This can also be used to change the column to NULL if the column has no default and is defined to allow null values.
Compound assignment operator: = Add and assign -= Subtract and assign *= Multiply and assign /= Divide and assign %= Modulo and assign &= Bitwise AND and assign ^= Bitwise XOR and assign |= Bitwise OR and assign Returns updated data or expressions based on it as part of the UPDATE operation.
Common table expressions can also be used with the SELECT, INSERT, DELETE, and CREATE VIEW statements.
For more information, see WITH common_table_expression (Transact-SQL). For information about table hints, see Table Hints (Transact-SQL).
Orders AS O GROUP BY O.customer_id )OA ON C.customer_id = OA.customer_id; table while pulling in necessary information from other table(s) referenced in the statement.
Before I show you the multi-table solution, let me demonstrate the simplest form of the --UPDATE C SET /* SELECT *, -- */ order_count = FROM dbo.
Somewhat related, I often like to write my UPDATE queries as SELECT statements first so that I can see the data that will be updated before I execute. This also has the same limitation as the proprietary Thank you!
Sebastian covers a technique for this in a recent blog post: sqlity.net/en/2867/update-from-select This will tend to work across almost all DBMS which means learn once, execute everywhere. Col2 AS _Col2 FROM T1 JOIN T2 ON T1= T2/*Where clause added to exclude rows that are the same in both tables Handles NULL values correctly*/ WHERE EXISTS(SELECT T1. I know this is old, but just wanted to say this one worked for me.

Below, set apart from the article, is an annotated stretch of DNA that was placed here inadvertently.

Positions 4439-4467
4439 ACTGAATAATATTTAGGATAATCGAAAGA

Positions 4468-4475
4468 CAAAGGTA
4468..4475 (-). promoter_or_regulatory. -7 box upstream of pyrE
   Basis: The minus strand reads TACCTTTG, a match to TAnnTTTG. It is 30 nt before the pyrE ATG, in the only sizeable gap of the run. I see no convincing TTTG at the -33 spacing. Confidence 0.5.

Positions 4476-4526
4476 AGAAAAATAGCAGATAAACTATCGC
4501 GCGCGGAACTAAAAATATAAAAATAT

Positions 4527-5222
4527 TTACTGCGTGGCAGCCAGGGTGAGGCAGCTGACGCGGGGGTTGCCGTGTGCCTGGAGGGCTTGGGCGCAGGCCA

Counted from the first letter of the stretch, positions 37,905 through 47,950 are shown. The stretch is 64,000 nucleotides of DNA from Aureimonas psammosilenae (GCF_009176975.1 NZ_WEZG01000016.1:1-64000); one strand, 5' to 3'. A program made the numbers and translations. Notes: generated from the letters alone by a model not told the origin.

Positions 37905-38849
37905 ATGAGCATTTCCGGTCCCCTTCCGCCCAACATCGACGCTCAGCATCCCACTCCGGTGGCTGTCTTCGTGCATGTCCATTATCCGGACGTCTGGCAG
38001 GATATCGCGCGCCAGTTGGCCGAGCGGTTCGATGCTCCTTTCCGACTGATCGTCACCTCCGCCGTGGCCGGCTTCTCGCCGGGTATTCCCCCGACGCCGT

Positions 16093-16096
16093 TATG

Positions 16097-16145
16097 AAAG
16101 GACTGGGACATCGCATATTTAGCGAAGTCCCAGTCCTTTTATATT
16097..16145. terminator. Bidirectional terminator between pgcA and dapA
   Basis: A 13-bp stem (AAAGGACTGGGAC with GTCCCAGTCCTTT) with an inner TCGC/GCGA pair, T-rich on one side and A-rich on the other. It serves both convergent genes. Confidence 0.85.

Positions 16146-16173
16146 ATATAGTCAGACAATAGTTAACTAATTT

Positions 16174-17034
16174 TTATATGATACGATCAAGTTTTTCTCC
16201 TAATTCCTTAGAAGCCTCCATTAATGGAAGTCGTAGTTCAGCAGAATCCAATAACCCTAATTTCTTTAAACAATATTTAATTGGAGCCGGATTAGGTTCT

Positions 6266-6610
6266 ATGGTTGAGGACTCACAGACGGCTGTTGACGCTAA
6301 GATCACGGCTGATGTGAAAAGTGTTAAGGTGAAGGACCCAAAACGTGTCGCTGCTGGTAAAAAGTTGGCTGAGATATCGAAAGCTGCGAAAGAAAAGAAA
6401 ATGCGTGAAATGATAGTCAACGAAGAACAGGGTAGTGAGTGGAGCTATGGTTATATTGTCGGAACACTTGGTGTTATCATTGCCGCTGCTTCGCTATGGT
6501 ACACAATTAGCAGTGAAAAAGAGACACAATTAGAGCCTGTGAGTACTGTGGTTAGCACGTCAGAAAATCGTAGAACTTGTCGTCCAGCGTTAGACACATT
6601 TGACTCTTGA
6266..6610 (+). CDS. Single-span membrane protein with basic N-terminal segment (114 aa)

If that is more important to you than performance you might prefer this answer, especially if your update is a one off to correct some data. My server wont allow FROM to be used in an UPDATE statement. This may be a niche reason to perform an update (for example, mainly used in a procedure), or may be obvious to others, but it should also be stated that you can perform an update-select statement without using join (in case the tables you're updating between have no common field).
UPDATE Table SET Table.col1 = other_table.col1, Table.col2 = other_table.col2 FROM Table INNER JOIN other_table ON = other_WHERE Table.col1 ! = other_table.col2 or (other_table.col1 is not null and table.col1 is null) or (other_table.col2 is not null and table.col2 is null) ; WITH CTE AS (SELECT T1. So all the answers involving the FROM clause returned a syntax error. UPDATE suppliers SET supplier_name = (SELECT FROM customers WHERE customers.customer_id = suppliers.supplier_id) WHERE EXISTS (SELECT FROM customers WHERE customers.customer_id = suppliers.supplier_id); UPDATE Table SET Table.col1 = other_table.col1, Table.col2 = other_table.col2 --select Table.col1, other_table.col, Table.col2,other_table.col2, * FROM Table INNER JOIN other_table ON = other_update t1 -- just reference table alias here set t1.somevalue = t2.somevalue from table1 t1 -- these rows will be the targets inner join table1 t2 -- these rows will be used as source on ..................
-- the join clause is whatever suits you UPDATE from SELECT with INNER JOIN in SQL Database Since there are too many replies of this post, which are most heavily up-voted, I thought I would provide my suggestion here too.